Not all snake species have fangs. Out of the roughly 3500 known snake species in the world, only about 15% of them have fangs.
The snake species that do not have fangs are those that are of the non-venomous variant, which is to say that fangs are synonymous with venomous snakes.
Snake fangs are sharp-edged, hollow, extended, and grooved teeth that are found on the upper jaw of a venomous snake, either at the front or the back of the mouth. Elsewhere, non-venomous snakes have six rows of normal teeth with four rows at the top of the mouth and two rows at the bottom.
What is the Purpose of Fangs in Snakes?
Fangs are only found in venomous snakes, such as rattlesnakes, copperheads, and cobras. Fangs provide the channel through which these snakes inject venom to their prey or victims.
The venom glands of a snake are located on the head, close to the salivary glands. A primary duct from the venom glands extends almost to the snake’s upper jaw, where it branches to two (or more channels). Each of these channels connects to a fang.
In this way, the duct creates a passageway of venom from the glands to the fang.
Naturally, fangs function like hypodermic needles. When biting a victim or prey, muscles inside the snake’s head contract to squeeze venom from the glands and push through the fangs to a victim’s flesh.
As such, fangs can be classified as some of the most advanced, most sophisticated bioweapons on animals.
Snakes use them to catch their prey and protect themselves against predators. In other words, fangs can be described as a snake’s best offense against prey and their best defense against predators.
Which Type of Snakes Does Not Have Fangs?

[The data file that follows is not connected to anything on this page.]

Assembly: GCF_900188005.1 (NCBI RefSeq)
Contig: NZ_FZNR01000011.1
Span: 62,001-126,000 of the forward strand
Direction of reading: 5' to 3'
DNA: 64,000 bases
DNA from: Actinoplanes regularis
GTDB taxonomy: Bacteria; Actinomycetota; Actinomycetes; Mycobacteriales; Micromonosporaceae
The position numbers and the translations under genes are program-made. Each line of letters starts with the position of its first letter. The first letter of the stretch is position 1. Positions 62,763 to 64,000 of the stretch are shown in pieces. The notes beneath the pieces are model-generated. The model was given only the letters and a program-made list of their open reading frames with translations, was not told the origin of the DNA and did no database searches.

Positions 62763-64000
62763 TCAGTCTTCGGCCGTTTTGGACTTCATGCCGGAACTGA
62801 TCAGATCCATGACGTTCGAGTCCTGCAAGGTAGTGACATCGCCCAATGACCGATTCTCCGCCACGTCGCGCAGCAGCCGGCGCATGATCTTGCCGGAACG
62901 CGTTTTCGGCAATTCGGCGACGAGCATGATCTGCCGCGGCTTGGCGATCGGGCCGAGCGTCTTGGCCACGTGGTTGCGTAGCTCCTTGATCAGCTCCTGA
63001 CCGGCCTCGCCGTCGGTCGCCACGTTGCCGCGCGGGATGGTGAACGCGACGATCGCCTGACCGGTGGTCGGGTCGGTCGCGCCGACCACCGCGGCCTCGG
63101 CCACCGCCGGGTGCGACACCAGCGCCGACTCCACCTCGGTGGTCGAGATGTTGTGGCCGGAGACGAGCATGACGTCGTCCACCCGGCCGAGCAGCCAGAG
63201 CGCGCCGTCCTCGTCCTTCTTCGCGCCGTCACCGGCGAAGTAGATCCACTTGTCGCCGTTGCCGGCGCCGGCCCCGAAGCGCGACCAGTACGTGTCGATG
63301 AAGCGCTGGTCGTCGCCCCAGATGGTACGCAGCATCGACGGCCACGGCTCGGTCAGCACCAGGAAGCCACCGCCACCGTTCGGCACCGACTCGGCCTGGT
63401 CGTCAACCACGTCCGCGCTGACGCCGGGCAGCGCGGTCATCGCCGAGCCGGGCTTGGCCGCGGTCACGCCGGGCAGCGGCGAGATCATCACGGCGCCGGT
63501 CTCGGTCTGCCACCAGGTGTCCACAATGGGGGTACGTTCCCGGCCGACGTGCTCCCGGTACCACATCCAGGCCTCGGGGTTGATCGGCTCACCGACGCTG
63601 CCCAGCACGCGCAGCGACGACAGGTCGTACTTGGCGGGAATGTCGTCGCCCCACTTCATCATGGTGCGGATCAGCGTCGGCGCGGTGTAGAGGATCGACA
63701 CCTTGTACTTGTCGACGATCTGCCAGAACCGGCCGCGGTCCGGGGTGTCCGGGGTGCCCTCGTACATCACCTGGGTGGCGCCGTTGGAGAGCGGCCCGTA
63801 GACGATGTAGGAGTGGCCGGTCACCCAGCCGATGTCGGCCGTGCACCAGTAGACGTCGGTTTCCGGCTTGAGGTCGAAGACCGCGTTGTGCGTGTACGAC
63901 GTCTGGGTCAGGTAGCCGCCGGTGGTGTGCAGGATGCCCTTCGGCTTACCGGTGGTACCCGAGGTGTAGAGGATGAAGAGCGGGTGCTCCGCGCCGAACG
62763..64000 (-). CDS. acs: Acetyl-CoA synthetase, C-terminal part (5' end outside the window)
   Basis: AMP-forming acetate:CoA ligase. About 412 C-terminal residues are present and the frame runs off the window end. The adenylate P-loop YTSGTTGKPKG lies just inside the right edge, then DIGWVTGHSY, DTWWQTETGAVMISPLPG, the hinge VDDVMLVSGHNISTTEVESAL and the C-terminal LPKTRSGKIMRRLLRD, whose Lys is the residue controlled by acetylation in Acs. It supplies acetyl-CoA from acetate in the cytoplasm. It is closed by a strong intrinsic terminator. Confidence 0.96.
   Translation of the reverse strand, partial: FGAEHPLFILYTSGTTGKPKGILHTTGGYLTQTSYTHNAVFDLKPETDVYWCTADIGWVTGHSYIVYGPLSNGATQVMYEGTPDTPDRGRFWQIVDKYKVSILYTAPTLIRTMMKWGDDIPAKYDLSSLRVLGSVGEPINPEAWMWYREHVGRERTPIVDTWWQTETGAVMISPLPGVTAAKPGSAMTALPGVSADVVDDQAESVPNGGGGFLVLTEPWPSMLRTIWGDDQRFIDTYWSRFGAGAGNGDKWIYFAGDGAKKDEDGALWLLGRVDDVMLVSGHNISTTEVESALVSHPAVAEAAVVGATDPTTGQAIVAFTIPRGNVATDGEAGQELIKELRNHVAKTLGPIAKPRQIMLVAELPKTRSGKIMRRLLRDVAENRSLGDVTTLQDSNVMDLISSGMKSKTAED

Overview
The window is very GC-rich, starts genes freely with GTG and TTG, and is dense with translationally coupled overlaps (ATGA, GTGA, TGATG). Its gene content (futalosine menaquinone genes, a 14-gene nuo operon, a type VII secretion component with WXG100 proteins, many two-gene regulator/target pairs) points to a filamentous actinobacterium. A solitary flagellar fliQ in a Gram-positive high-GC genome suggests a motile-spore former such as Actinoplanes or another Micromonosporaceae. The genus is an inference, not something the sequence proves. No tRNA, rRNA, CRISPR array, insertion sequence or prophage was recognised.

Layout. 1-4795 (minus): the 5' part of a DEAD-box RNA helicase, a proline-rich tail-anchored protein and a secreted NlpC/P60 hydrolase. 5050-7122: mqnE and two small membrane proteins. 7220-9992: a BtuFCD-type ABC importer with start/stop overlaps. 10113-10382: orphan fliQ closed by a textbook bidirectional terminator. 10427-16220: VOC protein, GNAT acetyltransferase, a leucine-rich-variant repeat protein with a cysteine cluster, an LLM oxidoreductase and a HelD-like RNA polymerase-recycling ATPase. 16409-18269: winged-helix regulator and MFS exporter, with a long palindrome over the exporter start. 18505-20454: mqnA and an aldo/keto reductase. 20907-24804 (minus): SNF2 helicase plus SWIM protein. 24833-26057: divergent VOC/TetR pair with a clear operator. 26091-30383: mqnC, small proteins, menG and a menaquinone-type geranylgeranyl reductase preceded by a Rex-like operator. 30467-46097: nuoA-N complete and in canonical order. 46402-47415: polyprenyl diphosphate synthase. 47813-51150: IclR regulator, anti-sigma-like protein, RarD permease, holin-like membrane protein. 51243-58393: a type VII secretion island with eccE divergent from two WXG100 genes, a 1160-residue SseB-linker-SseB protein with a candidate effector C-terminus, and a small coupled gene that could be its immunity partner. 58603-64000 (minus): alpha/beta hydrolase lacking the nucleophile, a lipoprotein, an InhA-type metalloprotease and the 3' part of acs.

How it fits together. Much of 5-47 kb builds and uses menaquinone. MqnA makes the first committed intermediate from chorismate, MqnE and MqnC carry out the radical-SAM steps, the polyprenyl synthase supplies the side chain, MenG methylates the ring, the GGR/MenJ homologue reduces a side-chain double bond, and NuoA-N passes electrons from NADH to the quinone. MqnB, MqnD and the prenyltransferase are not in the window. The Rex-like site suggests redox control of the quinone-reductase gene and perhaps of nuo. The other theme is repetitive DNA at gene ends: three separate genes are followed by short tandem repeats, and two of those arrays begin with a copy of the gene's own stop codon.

Non-venomous snakes do not have fangs. Instead, they have rows of normal, non-toxic teeth on both the upper and lower jaws. Non-venomous snakes are the likes of pythons, water snakes, milk snakes, and anaconda.
Since they lack venom in their system, the bite of non-venomous snakes does not inflict serious health issues on the victim. At the worst, the bit area will sting a little and maybe swell for a short while.
Therefore, non-venomous snakes have mechanisms to catch prey and keep away predators. As for the latter, some of them practice Batesian mimicry, where they pretend to be venomous snakes to scare away threats. Also, most of them are constrictors, meaning they squeeze their prey to paralysis or death before swallowing them whole.
How Do Fangs Develop in Venomous Snakes?
Researches suggest that fangs, both rear and front, develop from a separate teeth-forming tissue at the rear of a snake’s mouth. This tissue is not found in non-venomous snakes, and that is why only the venomous kind have fangs.
The fangs of the majority of venomous snakes are located in the rear of the mouth. Fewer species, including vipers and rattlesnakes, have fangs that are positioned at the front of the mouth, jutting down from the upper jaw.
While both front and rear fangs develop from the same tissue located at the rear of the mouth, front fangs get displaced during a snake’s embryo development. This displacement is because of the fast growth of the embryonic upper jaws. Rear fangs are those that were never affected during embryonic development, so they stayed put at the rear of the mouth.